Interest on Lawyers' Trust Accounts: Private Interest in the Public Interest

An alarm has been set off among lawyers, in New York and across the nation, by the U.S. Supreme Court’s recent decision in Phillips v. Washington Legal Foundation, 1998 WL 309070 (U.S. 1998), concerning Texas’ Interest on Lawyers’ Trust Accounts (IOLTA) program. Lawyers are wondering whether they should continue to place client funds in the pooled interest-bearing accounts established under such programs. The answer is: absolutely.

July 15, 1998

New York Law Journal
July 15, 1998

Interest on Lawyers’ Trust Accounts: Private Interest in the Public Interest
By Deborah Goldberg

An alarm has been set off among lawyers, in New York and across the nation, by the U.S. Supreme Court’s recent decision in Phillips v. Washington Legal Foundation, 1998 WL 309070 (U.S. 1998), concerning Texas’ Interest on Lawyers’ Trust Accounts (IOLTA) program. Lawyers are wondering whether they should continue to place client funds in the pooled interest-bearing accounts established under such programs. The answer is: absolutely.

IOLTA programs, including the one in New York, pool a unique category of client funds. Only those that cannot produce economic gain for the client go into an IOLTA account. Generally those funds are such small or short-term deposits that the transaction costs of opening and maintaining separate interest-bearing accounts would be greater than any interest those deposits could generate. IOLTA programs thus pool otherwise barren funds, which can then be made productive without costing the clients a cent. In New York, the interest from this pool is then distributed to organizations providing legal services to the poor.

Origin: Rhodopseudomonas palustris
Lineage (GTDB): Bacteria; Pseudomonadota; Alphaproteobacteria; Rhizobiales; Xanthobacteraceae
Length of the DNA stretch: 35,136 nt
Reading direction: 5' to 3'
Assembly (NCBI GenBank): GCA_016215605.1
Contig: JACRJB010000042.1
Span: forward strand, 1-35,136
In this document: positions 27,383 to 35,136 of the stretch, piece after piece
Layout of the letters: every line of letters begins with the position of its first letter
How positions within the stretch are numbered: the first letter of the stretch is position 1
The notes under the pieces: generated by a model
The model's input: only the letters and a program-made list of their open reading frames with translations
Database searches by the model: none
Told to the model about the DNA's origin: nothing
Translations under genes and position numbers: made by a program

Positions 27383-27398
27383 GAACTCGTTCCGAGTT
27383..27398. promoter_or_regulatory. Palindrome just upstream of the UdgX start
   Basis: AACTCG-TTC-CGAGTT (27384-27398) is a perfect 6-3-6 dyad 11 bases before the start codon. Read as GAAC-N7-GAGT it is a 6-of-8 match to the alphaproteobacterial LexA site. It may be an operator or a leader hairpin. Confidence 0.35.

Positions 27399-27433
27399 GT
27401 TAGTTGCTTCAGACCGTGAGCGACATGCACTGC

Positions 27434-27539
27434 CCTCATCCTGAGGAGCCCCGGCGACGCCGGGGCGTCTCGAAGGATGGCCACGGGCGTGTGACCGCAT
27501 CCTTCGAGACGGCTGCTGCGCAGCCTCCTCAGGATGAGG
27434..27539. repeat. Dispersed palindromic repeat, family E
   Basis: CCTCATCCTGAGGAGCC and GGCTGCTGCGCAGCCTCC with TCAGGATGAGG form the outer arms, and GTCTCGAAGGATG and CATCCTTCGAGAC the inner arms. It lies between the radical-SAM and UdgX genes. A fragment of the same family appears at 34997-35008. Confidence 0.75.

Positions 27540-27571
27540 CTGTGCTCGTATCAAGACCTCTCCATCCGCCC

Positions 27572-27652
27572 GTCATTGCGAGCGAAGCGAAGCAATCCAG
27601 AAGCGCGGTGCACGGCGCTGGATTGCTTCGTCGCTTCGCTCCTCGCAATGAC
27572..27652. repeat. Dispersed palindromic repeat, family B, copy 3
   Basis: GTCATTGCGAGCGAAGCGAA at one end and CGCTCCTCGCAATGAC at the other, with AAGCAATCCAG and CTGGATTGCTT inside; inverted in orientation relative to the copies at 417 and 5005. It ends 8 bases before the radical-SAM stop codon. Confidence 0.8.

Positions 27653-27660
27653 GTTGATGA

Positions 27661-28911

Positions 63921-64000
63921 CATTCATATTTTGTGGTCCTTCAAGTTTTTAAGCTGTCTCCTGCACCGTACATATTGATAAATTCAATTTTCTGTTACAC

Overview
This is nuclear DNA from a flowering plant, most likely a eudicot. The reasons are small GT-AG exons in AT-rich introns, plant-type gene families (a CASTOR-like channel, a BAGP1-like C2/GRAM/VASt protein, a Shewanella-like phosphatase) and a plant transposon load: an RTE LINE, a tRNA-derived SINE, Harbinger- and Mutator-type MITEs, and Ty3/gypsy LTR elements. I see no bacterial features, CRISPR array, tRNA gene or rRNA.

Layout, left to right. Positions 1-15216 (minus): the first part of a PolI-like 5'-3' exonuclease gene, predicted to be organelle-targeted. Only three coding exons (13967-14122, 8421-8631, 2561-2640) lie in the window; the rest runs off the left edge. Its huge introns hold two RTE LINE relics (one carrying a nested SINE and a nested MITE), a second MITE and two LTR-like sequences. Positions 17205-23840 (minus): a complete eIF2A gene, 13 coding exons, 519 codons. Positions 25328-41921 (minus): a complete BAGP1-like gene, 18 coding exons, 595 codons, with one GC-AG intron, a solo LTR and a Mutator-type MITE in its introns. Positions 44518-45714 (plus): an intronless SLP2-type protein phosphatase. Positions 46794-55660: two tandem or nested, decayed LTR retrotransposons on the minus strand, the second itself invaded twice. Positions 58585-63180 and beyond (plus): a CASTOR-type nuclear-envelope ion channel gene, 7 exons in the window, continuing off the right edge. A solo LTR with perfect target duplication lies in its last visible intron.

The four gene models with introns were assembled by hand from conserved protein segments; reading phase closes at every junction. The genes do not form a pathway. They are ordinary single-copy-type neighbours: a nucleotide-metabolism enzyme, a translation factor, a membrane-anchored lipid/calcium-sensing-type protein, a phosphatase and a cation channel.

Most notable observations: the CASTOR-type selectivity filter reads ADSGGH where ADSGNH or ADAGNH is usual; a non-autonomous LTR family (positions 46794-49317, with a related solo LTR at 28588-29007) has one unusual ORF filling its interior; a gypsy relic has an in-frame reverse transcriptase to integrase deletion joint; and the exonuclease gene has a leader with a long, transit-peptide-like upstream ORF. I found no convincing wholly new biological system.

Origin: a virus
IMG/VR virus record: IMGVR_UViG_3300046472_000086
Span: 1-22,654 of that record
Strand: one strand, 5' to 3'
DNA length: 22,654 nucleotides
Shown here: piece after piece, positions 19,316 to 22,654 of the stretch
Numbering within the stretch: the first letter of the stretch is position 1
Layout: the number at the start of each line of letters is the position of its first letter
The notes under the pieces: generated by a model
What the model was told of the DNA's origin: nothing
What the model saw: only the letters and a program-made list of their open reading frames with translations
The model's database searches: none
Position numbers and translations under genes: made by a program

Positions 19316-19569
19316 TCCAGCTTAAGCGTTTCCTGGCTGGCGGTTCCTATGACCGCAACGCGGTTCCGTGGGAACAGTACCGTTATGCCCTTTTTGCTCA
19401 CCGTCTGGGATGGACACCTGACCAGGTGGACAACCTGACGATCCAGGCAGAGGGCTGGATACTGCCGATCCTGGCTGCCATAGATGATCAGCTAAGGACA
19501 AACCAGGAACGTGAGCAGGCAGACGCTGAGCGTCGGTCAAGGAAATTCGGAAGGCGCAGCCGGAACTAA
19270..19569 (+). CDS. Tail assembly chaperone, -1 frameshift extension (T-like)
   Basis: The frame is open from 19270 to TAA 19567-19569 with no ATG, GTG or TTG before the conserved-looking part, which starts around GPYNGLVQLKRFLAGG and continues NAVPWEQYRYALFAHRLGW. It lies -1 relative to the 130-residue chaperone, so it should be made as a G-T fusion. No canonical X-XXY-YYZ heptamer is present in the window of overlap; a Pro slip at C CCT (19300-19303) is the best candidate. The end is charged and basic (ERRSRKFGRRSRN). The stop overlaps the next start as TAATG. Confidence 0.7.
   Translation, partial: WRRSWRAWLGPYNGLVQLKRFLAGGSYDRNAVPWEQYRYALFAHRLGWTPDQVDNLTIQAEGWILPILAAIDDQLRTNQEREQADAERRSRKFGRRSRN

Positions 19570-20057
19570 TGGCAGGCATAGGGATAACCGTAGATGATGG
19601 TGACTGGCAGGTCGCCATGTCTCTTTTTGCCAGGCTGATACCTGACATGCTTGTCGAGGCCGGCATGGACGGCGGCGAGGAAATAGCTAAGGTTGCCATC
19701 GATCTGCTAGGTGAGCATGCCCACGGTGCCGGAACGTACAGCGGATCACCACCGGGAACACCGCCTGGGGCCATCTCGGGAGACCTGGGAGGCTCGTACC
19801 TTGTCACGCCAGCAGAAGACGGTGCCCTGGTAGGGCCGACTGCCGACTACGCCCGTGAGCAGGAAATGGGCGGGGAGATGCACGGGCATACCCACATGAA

The Texas IOLTA program was challenged on the ground that diverting interest to a public purpose was an unconstitutional taking. But the Court in Phillips did not decide the constitutionality of that program or any other. The decision thus has no immediate practical implications - including for the program that has been operating in New York since 1983 (known as IOLA) - and in fact may never have any practical import anywhere. For all we know at this point, the alarm sounded may be a false alarm.

Phillips may turn out to be nothing more than an academic exercise in property theory, because the Court addressed only one of the three essential elements of the taking claim. The Court held that interest generated on funds pooled pursuant to the Texas IOLTA program was the property of the clients. But the majority did not address the remaining two open questions: whether the clients’ property has been “taken” within the meaning of the Fifth Amendment and, if so, whether that property has any compensable value. The answer to both of those questions could be, and should be, a definite no.

It is difficult to see how IOLTA programs “take” anything from the client. No person or entity whose funds would be pooled in an IOLTA program could otherwise have received any interest from that money. As the lawyer and client plaintiffs in Phillips conceded, they suffer no financial loss because of IOLTA.

Before IOLTA programs were implemented, small and short-term deposits went into non-interest-bearing checking accounts. Banks then kept the interest actually earned on the deposits and used it to increase their own profits. The new regulatory structure introduced with IOLTA programs thus deprived depositors of nothing.